Each Texas rest area is context sensitive incorporating the surrounding culture, history and geology. Sustainable design is incorporated into each building and systems such as wind turbines and rainwater cisterns are at some of their new facilities. Washington state is developing electric car recharging stations to bring its rest areas into the future. I plan to incorporate many of these same aspects into the prototype designs in this project.


The theoretical framework for this project contains three main subcategories: sense of place, vernacular architecture, and cultural geography. The history of roads and rest areas is also influential to the project. This diagram visually shows this framework and highlights the main theorists work involved in my research.

Sustainability is a major priority and concept in this project but is not in the diagram because it is an overarching value. The building will aim to be self-sufficient in a number of ways. Wind and solar energies will be examined to supply power. Sustainable materials and practices will be proposed to reduce the roadside environmental footprint. Water conserving fixtures and low-flow toilets will be located in the public restrooms. Electric car recharging stations will also be proposed for the site.

Sense of Place

“The sense of place is an experience created by the setting combined with what a person brings to it.” Fritz Steele explains that each individual’s background influences his or her thought process and experience in a place. This translates to mean that each traveler will encounter a varied sense of place in the same physical location. Research also shows that a greater short-term recognition comes from previous understanding and seeking information. Each of the prototypes will have digital displays highlighting the culture and history of the region. The possibility of large digital maps as well as interactive touch-screen displays will be explored to bring information to motorists in a new way. Travelers depend on the character of a place to create their experience. Christian Norberg-Schulz describes that it is important to orient oneself, but also to identify with the environment. The information available and architecture of the buildings will act together to help motorists identify while passing through.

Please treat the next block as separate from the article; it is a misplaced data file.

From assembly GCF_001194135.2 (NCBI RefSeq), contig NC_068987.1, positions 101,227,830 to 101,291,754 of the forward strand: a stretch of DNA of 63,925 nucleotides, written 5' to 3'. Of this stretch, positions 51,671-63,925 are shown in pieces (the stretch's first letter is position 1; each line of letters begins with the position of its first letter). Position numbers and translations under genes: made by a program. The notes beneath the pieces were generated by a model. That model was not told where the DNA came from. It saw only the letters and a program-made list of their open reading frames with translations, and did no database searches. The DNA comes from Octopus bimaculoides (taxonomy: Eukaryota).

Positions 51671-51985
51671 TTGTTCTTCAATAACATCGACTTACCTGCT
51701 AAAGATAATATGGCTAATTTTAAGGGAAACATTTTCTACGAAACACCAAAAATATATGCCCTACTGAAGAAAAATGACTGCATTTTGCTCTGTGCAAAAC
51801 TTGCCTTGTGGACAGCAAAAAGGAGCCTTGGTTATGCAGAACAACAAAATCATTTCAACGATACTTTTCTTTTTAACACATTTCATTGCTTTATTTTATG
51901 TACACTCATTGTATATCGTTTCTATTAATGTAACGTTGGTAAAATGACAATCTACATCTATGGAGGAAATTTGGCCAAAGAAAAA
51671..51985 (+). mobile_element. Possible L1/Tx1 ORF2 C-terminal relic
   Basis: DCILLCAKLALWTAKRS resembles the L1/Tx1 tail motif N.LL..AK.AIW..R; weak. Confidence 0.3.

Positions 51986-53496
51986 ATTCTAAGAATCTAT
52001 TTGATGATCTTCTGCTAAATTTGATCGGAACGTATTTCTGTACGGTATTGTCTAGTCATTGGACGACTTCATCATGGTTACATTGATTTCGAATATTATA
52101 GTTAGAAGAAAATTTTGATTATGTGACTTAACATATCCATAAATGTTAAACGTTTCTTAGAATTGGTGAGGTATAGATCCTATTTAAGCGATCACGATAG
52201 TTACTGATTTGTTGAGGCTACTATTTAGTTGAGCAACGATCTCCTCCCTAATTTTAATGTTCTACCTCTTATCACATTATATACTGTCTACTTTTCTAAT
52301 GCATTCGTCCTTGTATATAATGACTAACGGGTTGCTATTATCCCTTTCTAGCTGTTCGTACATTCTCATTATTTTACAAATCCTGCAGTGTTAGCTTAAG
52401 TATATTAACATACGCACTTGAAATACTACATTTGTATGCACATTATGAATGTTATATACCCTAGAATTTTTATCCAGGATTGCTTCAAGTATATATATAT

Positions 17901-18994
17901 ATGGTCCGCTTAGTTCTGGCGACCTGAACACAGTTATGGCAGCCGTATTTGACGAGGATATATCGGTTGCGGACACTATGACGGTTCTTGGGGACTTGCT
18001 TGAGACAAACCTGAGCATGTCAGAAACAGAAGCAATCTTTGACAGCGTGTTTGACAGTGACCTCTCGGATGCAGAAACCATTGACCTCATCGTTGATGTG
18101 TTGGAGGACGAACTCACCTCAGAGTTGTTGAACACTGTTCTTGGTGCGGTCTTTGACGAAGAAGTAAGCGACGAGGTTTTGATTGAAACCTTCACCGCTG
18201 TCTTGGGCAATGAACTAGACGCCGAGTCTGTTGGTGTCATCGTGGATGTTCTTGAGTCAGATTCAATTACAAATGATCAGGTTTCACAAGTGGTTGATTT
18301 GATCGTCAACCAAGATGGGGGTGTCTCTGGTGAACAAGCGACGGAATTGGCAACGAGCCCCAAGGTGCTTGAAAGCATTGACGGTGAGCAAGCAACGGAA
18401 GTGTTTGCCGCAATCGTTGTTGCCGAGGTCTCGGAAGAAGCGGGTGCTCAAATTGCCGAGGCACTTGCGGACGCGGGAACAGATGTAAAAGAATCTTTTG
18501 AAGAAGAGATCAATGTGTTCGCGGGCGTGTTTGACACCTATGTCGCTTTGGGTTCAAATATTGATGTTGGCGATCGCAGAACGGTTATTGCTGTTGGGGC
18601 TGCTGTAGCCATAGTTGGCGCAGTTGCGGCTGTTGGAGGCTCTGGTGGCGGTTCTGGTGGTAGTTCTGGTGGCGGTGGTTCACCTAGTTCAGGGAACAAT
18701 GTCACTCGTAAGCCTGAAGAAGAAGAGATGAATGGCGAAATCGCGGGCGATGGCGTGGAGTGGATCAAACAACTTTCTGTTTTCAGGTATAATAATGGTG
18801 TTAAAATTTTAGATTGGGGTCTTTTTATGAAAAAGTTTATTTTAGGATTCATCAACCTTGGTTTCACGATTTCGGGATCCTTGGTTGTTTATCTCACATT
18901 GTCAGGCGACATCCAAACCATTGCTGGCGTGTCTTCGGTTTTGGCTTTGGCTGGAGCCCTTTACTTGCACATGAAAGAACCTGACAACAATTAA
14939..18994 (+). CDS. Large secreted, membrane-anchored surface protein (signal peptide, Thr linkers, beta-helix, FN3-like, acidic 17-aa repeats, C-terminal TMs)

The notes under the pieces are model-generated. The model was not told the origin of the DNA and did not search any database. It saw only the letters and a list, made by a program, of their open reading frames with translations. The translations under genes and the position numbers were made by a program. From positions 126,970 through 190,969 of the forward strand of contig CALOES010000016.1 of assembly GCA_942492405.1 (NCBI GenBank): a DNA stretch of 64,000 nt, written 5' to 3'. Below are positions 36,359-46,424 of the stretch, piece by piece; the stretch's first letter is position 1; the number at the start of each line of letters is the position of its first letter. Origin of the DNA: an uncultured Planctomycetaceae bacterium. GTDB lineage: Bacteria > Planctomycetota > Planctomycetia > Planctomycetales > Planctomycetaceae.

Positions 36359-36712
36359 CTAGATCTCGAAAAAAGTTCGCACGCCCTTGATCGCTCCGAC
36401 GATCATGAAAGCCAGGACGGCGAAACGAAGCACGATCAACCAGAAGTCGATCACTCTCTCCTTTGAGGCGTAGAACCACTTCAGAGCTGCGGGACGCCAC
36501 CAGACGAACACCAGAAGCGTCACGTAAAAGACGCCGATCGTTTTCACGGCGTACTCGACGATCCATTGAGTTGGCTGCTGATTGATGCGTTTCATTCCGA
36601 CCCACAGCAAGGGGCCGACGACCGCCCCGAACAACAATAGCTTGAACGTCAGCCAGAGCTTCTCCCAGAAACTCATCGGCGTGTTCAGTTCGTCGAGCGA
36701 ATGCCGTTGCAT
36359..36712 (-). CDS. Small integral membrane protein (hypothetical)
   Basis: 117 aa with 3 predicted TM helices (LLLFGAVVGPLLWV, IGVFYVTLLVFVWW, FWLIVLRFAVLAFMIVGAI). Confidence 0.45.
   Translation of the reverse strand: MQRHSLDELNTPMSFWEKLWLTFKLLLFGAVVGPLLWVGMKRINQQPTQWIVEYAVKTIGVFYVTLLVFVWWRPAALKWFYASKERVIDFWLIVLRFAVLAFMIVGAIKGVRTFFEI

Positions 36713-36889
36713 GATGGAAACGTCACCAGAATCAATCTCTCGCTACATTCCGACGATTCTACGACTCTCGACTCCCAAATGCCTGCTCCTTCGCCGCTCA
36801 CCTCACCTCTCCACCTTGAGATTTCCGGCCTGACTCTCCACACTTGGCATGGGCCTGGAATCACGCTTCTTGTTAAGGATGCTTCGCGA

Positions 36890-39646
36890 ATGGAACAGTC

Vernacular Architecture

Vernacular architecture, the second theoretical subject, is inspired by the landscape, built using local materials, respects the environment, and is not influenced by fashion. This study helps to tell the human story because throughout history, vernacular buildings have been built to directly satisfy the needs of the time. Studying the history of vernacular buildings in the three regions of North Carolina proposed for this project will give greater understanding to the lifestyles of the counties.

Henry Glassie explains that architects and designers are directly influenced by their surroundings and education merely adds another layer of knowledge to the existing. As a designer, it is apparent that each of us designs to our own capabilities influenced by our backgrounds. This is important to vernacular architecture in that regional architecture is influenced by the users’ needs as well as particular architects. The notion of boundaries is also important to stabilize social relationships and define the land.